Published on September 6th, 2022 | by Sounder Rajen0
Easily Understand EV Battery Degradation With This Tool
Geotab has pulled battery degradation data from 6,300 EVs
Mankind has always been evolving, In 1908, the Ford Model T was invented and now some 114 years later, we have electric vehicles (EVs), hybrid vehicles and even hydrogen cars! However, with innovation, there will always be some concerns and with EVs, battery degradation is a huge concern. Let’s discuss it.
Much like our smartphones, anything with a battery will eventually suffer battery degradation and this means the reduced battery capacity will eat into the range an EV can drive over time. This is an unfortunate long-term effect of battery usage, luckily, Geotab has a tool to help us understand battery degradation better.
Geotab is a leading telematics-fleet-manager company with access to 6,300 EVs and 21 specific EV models and what they found is personally shocking, as the losses experienced are actually negligible. Geotab’s tool pulls data directly from their fleet so it averages the amount of battery degradation to give us a better idea.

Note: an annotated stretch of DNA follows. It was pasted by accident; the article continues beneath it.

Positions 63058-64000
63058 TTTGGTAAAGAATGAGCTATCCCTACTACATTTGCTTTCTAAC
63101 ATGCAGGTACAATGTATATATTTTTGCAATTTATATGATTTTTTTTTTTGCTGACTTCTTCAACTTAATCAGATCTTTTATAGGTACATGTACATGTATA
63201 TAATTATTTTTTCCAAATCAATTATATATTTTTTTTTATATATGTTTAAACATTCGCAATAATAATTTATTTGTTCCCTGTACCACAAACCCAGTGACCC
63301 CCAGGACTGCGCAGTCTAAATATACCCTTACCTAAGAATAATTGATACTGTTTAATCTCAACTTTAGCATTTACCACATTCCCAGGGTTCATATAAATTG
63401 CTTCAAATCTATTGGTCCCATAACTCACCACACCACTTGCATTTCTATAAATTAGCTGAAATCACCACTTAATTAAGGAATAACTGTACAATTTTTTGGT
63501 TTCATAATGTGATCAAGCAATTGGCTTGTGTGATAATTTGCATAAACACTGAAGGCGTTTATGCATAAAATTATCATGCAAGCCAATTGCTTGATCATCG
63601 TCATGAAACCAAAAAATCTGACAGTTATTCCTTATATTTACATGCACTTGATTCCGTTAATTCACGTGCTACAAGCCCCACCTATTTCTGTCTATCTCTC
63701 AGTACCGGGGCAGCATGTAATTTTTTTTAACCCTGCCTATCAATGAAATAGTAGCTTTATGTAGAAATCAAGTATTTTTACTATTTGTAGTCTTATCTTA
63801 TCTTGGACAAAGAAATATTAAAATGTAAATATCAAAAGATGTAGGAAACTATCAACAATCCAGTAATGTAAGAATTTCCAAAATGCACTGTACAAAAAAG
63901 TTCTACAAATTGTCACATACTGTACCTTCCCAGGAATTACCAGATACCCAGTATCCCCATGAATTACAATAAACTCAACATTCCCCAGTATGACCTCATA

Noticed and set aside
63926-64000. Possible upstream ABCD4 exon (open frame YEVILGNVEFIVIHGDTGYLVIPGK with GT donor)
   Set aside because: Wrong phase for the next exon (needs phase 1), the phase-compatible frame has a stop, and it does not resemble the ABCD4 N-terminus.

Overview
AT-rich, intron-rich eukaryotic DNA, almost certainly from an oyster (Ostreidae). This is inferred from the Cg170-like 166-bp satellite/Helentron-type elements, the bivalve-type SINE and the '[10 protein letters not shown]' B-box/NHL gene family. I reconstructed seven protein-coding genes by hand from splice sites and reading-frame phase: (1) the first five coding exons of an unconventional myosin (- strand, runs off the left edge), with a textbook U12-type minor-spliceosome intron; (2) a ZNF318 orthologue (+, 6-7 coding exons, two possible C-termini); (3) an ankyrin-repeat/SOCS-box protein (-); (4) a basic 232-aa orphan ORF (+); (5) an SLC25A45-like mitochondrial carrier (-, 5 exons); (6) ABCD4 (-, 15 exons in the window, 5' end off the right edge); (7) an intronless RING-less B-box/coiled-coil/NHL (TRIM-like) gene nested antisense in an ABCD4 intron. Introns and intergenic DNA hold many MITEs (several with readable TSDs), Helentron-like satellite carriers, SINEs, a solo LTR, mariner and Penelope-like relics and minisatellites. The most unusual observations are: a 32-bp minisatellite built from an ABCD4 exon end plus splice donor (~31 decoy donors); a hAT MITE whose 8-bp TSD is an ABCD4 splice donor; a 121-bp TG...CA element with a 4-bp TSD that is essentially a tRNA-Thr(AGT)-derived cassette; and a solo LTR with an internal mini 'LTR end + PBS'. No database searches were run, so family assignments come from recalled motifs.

Geotab acquired FleetCarma, a technology provider for the support of EV use, in June 2018 and the data from this acquisition revealed that at the current rate of degradation, the overwhelming majority of EV batteries will outlast the typical life cycle of the EV itself, around 5 years or so.
The data also revealed that the average rate of battery degradation is 2.3 percent per year, so if one were to take an EV with a cruising range of 150 miles, that only means one would lose around 17 miles of usable range after 5 years.
Moreover, battery degradation happens in a non-linear fashion whereby there is a noticeable drop early on, but the decline becomes much slower in subsequent years.
On top of that, The data also revealed that liquid-cooled batteries experience slower rates of decline than air-cooled batteries. This was proven by Geotab recording a liquid cooled 2015 Tesla Model S degrading by 2.3 percent annually while an air-cooled 2015 Nissan Leaf degraded by 4.2 percent instead.
The data also revealed that smaller percentage battery capacities lead to faster degradation, more vehicle use does not necessarily mean more degradation, hot temperatures can lead to faster degradation and using DC fast chargers, especially frequent use of them in hot weather, speeds up degradation.
So there you have it, while battery degradation does happen it only affects an EV on such a small scale that its effects are almost non-existent, so don’t stress out about it.